Lambda functions, also known as anonymous methods, are not new or unique to the Python language, but they sure are useful. In this lesson, I'll show you once again how to make your code more concise by combining this new concept of lambdas with other functions like
1.Introduction2 lessons, 04:55
2.Collections7 lessons, 46:55
3.File I/O6 lessons, 48:51
4.Conclusion1 lesson, 01:19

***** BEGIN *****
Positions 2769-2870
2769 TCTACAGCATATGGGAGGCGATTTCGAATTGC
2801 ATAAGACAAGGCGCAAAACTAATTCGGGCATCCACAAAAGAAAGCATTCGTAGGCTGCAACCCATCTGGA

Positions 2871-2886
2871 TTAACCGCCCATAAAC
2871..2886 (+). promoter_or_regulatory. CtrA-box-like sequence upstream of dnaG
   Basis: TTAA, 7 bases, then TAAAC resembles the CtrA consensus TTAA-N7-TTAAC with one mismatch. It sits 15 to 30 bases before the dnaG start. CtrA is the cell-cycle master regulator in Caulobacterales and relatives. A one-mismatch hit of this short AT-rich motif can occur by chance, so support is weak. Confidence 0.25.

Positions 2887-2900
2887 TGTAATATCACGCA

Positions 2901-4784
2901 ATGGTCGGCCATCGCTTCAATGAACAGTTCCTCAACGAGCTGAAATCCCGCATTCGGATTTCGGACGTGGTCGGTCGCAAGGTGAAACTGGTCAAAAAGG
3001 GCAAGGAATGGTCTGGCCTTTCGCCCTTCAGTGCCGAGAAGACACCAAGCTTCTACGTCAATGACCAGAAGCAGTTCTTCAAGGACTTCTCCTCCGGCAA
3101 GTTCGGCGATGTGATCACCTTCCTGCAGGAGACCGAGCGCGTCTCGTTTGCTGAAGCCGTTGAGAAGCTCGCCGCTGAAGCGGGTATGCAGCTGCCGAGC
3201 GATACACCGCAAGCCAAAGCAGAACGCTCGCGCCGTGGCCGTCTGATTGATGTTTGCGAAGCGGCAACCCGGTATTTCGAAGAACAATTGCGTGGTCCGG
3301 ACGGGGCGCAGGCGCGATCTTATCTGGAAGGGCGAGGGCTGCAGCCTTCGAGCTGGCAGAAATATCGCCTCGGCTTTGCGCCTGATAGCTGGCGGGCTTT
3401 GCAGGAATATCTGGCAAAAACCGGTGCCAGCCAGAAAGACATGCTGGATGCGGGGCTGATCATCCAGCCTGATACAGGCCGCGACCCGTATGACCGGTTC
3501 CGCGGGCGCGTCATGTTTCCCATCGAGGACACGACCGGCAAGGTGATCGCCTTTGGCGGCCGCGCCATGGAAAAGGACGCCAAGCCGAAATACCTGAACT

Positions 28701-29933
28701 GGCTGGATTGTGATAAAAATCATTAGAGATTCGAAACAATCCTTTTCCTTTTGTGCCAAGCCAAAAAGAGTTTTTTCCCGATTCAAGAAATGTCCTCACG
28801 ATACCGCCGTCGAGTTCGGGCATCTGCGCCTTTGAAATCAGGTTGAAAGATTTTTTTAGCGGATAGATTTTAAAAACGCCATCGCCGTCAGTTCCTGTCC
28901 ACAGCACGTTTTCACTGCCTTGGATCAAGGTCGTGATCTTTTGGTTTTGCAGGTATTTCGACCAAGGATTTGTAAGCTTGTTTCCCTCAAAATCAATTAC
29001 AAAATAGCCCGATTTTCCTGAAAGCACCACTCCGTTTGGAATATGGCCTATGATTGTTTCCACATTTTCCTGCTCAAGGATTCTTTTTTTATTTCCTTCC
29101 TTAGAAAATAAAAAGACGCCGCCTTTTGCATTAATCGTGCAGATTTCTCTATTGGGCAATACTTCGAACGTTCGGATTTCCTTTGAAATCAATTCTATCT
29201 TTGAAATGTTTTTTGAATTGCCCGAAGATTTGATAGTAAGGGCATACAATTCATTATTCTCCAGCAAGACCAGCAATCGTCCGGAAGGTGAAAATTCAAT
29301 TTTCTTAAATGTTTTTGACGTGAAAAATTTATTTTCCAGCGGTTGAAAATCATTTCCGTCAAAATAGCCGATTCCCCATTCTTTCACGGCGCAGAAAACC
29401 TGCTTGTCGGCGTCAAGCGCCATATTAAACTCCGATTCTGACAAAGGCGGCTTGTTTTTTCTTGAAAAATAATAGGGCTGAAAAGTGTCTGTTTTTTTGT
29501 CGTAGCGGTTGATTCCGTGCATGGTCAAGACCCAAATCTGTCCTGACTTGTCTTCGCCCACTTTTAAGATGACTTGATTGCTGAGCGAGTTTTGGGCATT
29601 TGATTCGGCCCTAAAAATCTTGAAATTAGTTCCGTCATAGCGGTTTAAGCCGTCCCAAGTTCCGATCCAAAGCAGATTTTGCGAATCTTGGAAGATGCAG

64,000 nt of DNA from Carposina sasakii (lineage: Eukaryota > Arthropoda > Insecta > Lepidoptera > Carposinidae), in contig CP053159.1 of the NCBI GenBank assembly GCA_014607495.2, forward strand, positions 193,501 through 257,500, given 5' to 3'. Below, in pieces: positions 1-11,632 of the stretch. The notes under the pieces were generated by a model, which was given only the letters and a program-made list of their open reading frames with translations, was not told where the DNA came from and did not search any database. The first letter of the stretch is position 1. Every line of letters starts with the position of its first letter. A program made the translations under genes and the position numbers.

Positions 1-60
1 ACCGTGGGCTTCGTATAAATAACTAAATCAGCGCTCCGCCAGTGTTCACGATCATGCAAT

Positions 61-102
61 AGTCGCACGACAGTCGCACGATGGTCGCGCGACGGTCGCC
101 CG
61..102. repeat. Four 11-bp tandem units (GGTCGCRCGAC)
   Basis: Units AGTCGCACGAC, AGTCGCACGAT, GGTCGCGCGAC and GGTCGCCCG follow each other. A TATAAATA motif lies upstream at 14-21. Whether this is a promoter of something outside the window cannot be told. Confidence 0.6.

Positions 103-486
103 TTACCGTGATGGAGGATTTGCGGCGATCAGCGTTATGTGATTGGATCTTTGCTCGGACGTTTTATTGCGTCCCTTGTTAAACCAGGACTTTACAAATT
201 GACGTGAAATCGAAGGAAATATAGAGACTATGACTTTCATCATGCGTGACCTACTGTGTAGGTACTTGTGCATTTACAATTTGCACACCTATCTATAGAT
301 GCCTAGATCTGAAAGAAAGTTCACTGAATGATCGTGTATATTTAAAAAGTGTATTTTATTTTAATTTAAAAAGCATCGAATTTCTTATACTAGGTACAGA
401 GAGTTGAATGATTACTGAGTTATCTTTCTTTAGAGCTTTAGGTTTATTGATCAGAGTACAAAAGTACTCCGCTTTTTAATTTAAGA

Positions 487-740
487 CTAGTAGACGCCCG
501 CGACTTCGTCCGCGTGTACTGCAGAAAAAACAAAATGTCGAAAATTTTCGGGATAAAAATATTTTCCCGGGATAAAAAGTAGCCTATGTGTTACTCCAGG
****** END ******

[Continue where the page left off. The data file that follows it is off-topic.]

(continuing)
So it's time to be a little honest with ourselves here. And in a few of the last lessons, when we were talking about things like the map function or the filter function, we kinda were dealing with some functions that were maybe a little less than sweet. And one of the examples here that we were using was this sweet function that took in a value of x and it multiplied by two and then it squared that value and then return it back out. Now odds are this is not a very useful function. And if you start to think about the definition of a function, a function is really something or a group of functionality or a set of functionality that is reuseable that you're gonna reuse in different parts of your application that you might find use for in different areas. But, in all honesty, this function isn't very sweet. There's really not a whole lot of reusability here. Just because it's a very contrived example. So what's the point of creating a function and wasting space by defining this function that we can use in other places that odds are we're probably not gonna use anyway. So, what can we do about that? Well, so now is a good time to introduce the concept of a lambda. Now the concept of a lambda is not unique to Python. It's not a new thing, it's been around for a while. You may have heard of it as a lambda expression or maybe an anonymous function or things along those lines where basically the concept is you're able to define the equivalent of a function A without a name. So you don't have to store a name to be able to pass this function around. You're really just going to be able to use it in a single spot, and B, you can define it in line. Which means you don't have to declare it somewhere else like we're doing here. We're defining this function here suite, and it's somewhere else in a file that's living somewhere that you might have to import in your python file or something like. I can just define it in line. So let's revisit our example where we were using our map function, and let's do the same thing we're doing here, but let's get rid of this suite function because in all honesty, it's not very helpful. So how can we get rid of that but still have this line function in the same way or at least in a similar way? So now we're going to use a lambda. So the way that we do that is we specify the keyword lambda. Now once I've done that, that means that tells Python that I'm about to define an anonymous function that has inputs, that has outputs, that does what you would typically figure to be a defined function, but it's going to be done in line. So the way that I do that is I specify my input. So it would be X in this case, since our input here is X. Then we specify a colon. And then after that, we would specify what the body of the function would be. And in this case, with a lambda we're talking about a single line. So we're not talking about being able to take very complex multi-line functions and converting them into lambdas, because in that case it's not really going to work. We have to specify single line or one liners, if you will. So in this case, we want to return, and because it's a single line we don't have to actually use the return keyword. Our body of our lambda or of our function here is gonna be this right here. So let's go ahead and copy that and we'll put it down here. So this is our lambda, this whole thing right here is an anonymous function. It's a lambda that I can then put in line anywhere within my application that references suite and we should have the same exact functionality. So all I'm gonna do here is I'm going to copy this line just so you can see it side by side. And then I will take this lambda here and I will cut this and I will paste it in here where I reference my sweet function, and that's it. So as you can see, any place that takes in a function that's predefined somewhere else can also accept a lambda. So now if I save this, and I'll come back over to my command line, and I'll go ahead and run Python lambda. If I run that, you should see the exact same answer. I see the same values coming back, which means I can replace all of this with this one single line here. So I can delete all of this. Get this down to one individual line, I can save this. And I'll go ahead run it again and I'll get the same answer. So as you can see, using a powerful part of the Python language, the lambda expression or an anonymous function, I can now take what used to be a predefined function that maybe wasn't that reusable that I wasn't using around in a bunch of other places. And instead of wasting space on defining that somewhere when I'm not going to reuse it, I can define it in line using a lambda anywhere in any function that accepts another function. So it's a very cool way to condense your code and to keep things as in line as possible, and not take up a lot of space with things that you're just not gonna reuse.